Mayhand v. U.S.: “A Statement is Not an Excited Utterance Unless the Declarant is Manifestly Overcome by Excitement or in Shock.”
September 30, 2015
D.C. Court of Appeals Judge Catharine Easterly writes what I think. The difference is that she finds the words that elude me. And the words she writes impact D.C. law. Her impact continues in Antoine Mayhand v. United States, ___ A.3d ___ (D.C. 2015).
The “excited utterance” exception to the hearsay rule is over-used. Prosecutors can get lazy: How hard is it to elicit testimony that the person making the statement was “excited”? This is what Judge Easterly means by “rote recitations that the declarant was upset or excited or afraid.” In addition, police officers are well-trained. They think ahead to trial. I love it when I see in a police report something along the lines of “the suspect then said in an excited utterance…” I can usually have some fun with that on cross-examination: How often do you hear a phrase like that in ordinary conversation?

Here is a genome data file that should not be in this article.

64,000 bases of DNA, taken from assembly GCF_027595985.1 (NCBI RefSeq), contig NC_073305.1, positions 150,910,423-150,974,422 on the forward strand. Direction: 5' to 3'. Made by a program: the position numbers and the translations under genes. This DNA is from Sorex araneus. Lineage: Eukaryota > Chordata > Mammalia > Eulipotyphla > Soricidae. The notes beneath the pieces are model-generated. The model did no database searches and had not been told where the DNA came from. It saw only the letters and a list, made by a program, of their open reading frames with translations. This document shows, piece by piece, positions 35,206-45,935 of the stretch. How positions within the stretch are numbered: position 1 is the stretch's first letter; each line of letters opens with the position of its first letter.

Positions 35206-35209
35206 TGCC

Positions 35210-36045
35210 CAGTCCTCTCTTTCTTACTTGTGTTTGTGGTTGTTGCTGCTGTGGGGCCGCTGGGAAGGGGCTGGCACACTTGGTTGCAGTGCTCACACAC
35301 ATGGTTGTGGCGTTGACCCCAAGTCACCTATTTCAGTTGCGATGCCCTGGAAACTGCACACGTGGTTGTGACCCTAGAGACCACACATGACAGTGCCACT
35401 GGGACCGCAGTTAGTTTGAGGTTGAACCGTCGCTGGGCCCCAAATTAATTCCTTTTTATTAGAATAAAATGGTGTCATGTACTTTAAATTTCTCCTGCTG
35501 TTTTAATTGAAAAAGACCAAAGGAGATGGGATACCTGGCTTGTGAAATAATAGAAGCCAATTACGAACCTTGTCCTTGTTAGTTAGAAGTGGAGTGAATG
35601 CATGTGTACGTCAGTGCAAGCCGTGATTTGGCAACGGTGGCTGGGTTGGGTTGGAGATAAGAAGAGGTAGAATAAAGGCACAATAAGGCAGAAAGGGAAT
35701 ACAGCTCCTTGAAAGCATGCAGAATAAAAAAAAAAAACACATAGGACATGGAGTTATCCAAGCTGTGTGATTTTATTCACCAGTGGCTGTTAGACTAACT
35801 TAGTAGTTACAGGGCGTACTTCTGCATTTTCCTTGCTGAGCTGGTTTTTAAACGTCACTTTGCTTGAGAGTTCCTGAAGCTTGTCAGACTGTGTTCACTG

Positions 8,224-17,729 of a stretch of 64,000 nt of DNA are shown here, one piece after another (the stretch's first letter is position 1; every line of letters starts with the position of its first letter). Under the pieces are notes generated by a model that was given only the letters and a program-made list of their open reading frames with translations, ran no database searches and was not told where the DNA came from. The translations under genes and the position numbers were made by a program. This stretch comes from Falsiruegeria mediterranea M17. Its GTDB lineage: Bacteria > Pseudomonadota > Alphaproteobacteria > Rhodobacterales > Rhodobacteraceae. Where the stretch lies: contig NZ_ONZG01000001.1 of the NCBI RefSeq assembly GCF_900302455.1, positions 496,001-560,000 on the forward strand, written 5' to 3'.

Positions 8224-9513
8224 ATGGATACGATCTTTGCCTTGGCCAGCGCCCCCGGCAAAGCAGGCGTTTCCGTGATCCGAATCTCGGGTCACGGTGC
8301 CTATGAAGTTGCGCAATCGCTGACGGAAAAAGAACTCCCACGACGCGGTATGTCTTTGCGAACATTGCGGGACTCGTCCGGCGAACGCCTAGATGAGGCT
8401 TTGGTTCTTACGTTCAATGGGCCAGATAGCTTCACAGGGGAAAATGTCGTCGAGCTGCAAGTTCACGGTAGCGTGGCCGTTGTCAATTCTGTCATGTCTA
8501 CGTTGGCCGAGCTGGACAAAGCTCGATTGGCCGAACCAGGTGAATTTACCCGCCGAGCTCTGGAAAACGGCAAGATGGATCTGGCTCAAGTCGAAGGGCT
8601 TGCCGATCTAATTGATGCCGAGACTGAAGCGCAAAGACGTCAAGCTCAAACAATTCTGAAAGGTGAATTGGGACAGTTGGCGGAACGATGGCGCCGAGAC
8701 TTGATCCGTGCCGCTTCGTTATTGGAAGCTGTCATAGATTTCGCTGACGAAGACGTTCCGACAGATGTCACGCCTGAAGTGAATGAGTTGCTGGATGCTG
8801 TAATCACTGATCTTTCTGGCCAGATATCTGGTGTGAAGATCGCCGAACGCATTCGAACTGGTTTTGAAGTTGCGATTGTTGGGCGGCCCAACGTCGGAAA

The complainant in Mayhand never testified. Instead, the defendant was convicted of obstruction of justice on the basis of a 911 call introduced by the government. During the 17-minute call that was played for the trial court, the complainant narrated his continuing interactions with the defendant, at times interrupting his conversation with the 911 dispatcher to shout out angrily at Mayhand. Four times during the call, the complainant claimed that Mayhand threatened at some undetermined time to stab him.
The claims of the threatened stabbing were admitted into evidence on the basis of the excited utterance exception. The government also introduced evidence that, at the time of Mayhand’s arrest, he shouted out obscenities and accused the complainant of being a “snitch.” The officer testified that, at the time he came into contact with the complainant, the complainant was “trembling, had beads of sweat on his face, was constantly looking over his shoulder, was breathing quick, and had a visible vein along his neck” that was “pulsating very quickly.”